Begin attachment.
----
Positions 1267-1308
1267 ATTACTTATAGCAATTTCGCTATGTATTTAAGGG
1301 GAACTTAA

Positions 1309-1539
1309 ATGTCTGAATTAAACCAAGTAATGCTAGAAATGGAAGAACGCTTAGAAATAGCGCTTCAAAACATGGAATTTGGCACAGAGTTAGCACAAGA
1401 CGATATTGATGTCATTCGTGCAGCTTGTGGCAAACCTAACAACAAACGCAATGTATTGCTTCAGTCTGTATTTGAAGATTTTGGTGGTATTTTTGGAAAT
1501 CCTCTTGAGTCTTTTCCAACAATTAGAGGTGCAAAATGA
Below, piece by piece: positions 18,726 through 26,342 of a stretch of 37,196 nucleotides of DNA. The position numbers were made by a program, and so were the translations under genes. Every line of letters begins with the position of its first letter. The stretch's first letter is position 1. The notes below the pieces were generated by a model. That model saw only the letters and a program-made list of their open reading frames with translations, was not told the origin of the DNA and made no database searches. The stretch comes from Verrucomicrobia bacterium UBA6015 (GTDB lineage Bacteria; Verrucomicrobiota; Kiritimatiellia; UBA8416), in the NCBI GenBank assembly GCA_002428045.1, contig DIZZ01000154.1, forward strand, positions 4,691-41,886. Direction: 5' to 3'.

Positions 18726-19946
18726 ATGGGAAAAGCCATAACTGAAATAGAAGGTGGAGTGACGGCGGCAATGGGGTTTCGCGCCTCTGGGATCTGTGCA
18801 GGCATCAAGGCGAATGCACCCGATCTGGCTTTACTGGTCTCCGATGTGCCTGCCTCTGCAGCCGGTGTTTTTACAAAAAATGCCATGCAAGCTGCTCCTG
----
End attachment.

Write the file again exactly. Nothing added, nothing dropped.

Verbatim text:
Positions 1267-1308
1267 ATTACTTATAGCAATTTCGCTATGTATTTAAGGG
1301 GAACTTAA

Positions 1309-1539
1309 ATGTCTGAATTAAACCAAGTAATGCTAGAAATGGAAGAACGCTTAGAAATAGCGCTTCAAAACATGGAATTTGGCACAGAGTTAGCACAAGA
1401 CGATATTGATGTCATTCGTGCAGCTTGTGGCAAACCTAACAACAAACGCAATGTATTGCTTCAGTCTGTATTTGAAGATTTTGGTGGTATTTTTGGAAAT
1501 CCTCTTGAGTCTTTTCCAACAATTAGAGGTGCAAAATGA
Below, piece by piece: positions 18,726 through 26,342 of a stretch of 37,196 nucleotides of DNA. The position numbers were made by a program, and so were the translations under genes. Every line of letters begins with the position of its first letter. The stretch's first letter is position 1. The notes below the pieces were generated by a model. That model saw only the letters and a program-made list of their open reading frames with translations, was not told the origin of the DNA and made no database searches. The stretch comes from Verrucomicrobia bacterium UBA6015 (GTDB lineage Bacteria; Verrucomicrobiota; Kiritimatiellia; UBA8416), in the NCBI GenBank assembly GCA_002428045.1, contig DIZZ01000154.1, forward strand, positions 4,691-41,886. Direction: 5' to 3'.

Positions 18726-19946
18726 ATGGGAAAAGCCATAACTGAAATAGAAGGTGGAGTGACGGCGGCAATGGGGTTTCGCGCCTCTGGGATCTGTGCA
18801 GGCATCAAGGCGAATGCACCCGATCTGGCTTTACTGGTCTCCGATGTGCCTGCCTCTGCAGCCGGTGTTTTTACAAAAAATGCCATGCAAGCTGCTCCTG